Whether the last 212 non-LED streetlights in downtown Ann Arbor will be converted to LED technology using $101,733 from the Ann Arbor Downtown Development Authority is a question that will be answered over the next month. The DDA board voted to postpone the authorization at its May 7, 2014 meeting until June.
The board delayed its vote until its June 4 meeting. DDA board member Roger Hewitt opposed the grant, because the savings that will be realized accrues to the city of Ann Arbor, which pays the energy bills for the lights. Hewitt noted that the relationship between the city and the DDA includes a number of fund transfers to the city. Even though the amount is not huge, Hewitt said, the expenditure of several small amounts could eventually impair the DDA’s ability to pay for major infrastructure improvements.
Other board members joined Hewitt in their concerns, questioning what projects might be sacrificed if the DDA paid for the LED conversion. But they opted to postpone the issue, so the board’s operations committee could review the proposal in more detail.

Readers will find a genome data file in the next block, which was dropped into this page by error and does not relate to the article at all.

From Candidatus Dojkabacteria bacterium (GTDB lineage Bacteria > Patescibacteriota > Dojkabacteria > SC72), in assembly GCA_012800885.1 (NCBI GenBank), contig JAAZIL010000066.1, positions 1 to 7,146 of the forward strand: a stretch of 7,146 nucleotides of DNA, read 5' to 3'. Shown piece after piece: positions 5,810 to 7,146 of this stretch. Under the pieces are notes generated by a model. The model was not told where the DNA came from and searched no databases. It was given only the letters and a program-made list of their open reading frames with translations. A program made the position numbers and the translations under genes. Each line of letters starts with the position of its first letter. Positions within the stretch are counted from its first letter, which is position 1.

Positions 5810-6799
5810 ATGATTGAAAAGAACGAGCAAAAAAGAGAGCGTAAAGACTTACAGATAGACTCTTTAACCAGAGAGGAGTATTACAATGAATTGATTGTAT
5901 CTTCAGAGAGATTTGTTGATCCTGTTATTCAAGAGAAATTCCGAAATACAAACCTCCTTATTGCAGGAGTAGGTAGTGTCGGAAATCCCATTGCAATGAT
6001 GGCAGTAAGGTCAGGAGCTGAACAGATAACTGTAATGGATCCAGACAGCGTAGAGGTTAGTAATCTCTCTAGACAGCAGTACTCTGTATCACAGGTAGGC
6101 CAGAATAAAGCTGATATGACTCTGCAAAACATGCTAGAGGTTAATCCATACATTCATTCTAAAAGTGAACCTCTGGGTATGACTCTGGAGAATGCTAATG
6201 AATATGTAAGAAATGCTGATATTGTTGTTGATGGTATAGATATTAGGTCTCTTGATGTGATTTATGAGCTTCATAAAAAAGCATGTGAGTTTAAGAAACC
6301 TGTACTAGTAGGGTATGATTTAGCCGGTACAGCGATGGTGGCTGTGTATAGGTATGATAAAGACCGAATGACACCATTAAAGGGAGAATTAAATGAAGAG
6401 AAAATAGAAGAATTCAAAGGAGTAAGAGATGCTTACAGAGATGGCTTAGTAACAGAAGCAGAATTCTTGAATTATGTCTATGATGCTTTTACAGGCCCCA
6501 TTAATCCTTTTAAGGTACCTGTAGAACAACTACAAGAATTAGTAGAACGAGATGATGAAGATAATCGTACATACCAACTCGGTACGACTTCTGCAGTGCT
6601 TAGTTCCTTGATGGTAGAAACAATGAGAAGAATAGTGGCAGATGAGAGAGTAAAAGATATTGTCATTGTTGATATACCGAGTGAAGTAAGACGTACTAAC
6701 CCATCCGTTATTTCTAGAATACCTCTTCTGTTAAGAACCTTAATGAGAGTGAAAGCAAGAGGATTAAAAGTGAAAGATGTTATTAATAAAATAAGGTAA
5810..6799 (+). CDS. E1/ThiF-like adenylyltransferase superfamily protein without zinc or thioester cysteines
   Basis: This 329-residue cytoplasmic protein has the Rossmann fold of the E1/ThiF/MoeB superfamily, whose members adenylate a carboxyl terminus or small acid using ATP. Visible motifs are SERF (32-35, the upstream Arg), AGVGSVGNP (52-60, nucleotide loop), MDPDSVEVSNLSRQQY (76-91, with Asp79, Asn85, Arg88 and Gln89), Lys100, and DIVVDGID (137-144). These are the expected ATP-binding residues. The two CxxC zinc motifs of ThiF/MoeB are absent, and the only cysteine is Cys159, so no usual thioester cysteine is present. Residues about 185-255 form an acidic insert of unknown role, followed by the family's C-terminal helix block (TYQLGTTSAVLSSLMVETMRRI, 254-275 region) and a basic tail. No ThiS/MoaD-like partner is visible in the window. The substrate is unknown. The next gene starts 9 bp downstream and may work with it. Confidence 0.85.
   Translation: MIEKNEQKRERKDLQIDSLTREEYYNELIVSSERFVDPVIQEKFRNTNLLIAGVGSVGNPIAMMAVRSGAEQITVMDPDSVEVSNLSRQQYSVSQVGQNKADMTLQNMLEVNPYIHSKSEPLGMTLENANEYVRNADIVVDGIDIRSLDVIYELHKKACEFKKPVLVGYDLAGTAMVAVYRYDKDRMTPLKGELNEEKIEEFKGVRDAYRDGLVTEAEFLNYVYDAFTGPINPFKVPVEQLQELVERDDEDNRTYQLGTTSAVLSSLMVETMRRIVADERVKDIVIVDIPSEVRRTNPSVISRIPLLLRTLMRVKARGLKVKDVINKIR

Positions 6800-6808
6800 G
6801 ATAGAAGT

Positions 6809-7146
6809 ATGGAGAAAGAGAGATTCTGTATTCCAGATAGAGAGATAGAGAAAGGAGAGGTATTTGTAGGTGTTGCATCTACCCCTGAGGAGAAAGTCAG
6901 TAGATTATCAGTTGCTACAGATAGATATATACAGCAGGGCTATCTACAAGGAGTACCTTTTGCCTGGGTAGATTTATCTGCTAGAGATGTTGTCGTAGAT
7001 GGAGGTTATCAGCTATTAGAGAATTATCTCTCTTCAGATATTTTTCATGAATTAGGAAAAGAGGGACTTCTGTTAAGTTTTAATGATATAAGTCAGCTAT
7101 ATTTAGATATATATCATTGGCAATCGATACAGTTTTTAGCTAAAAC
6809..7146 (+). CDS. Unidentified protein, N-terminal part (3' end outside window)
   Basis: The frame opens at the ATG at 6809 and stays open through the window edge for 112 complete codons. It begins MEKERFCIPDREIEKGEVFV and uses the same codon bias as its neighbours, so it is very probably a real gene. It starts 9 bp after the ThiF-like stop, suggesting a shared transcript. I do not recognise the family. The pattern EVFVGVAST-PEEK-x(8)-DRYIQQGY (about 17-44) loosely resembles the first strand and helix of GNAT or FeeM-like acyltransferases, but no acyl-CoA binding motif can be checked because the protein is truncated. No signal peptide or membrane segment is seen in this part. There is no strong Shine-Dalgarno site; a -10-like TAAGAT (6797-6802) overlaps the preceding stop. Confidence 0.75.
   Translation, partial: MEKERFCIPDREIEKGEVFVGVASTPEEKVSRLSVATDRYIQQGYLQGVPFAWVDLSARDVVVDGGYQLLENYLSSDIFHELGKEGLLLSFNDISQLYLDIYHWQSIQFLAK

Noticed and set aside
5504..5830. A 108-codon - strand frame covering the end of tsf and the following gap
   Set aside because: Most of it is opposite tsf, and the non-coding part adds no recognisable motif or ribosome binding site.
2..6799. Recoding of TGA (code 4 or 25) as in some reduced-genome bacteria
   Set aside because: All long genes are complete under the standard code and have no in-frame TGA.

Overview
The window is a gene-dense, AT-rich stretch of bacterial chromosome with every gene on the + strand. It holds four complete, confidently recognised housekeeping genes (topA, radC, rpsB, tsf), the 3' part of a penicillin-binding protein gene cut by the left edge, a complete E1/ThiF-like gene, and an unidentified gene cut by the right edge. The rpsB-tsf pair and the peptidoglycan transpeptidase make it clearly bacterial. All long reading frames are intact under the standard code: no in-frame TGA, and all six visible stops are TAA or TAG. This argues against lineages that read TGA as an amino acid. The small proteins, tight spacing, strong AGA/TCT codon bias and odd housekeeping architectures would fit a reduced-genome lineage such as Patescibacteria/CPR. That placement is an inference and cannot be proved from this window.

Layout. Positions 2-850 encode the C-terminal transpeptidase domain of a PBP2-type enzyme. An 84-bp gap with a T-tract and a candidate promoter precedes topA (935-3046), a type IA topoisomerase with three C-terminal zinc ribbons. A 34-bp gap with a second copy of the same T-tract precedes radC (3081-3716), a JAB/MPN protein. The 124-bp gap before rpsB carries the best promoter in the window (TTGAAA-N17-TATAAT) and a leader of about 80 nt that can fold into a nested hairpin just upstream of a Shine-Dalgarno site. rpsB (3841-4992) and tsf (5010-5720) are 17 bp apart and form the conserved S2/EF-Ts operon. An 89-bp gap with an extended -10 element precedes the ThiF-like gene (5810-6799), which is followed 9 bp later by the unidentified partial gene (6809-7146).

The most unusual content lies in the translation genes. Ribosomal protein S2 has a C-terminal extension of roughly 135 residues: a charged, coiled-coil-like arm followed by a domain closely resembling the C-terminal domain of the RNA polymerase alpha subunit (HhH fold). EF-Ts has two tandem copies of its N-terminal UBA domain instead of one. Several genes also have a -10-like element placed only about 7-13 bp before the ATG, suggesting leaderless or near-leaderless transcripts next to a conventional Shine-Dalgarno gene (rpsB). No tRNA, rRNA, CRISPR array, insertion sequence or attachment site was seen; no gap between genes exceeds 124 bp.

In 2007, the DDA had previously granted $630,000 for conversion of 1,400 other streetlights in the DDA tax capture district.
The 212 streetlights that haven’t yet been converted are owned by DTE, which would be undertaking the work. Currently, the city pays DTE $72,585 a year for the energy used by the 212 streetlights. After conversion, the annual cost for the 212 lights is expected to drop to $51,895, for an annual savings of $20,690.
After an EO (energy optimization) rebate of $10,224, the $91,509 cost would be recovered in just under 4.5 years. DDA board member Al McWilliams pointed out that the savings would accrue to the city, not the DDA, and argued the proposal should be evaluated just on the basis of its cost to the DDA.
The project would include converting 100 watt MV (mercury vapor), 175 watt MV and 100 watt HPS (high pressure sodium) lights to 65 watt LED (light emitting diode). Further, 400 watt MV and 250 watt HPS lights would be converted to 135 watt LED. Finally, 1000 watt MV and 400 watt HPS lights would be converted to 280 watt LED.
This brief was filed from the DDA offices at 150 S. Fifth Ave., Suite 301, where the DDA holds its meetings. A more detailed report will follow: [link]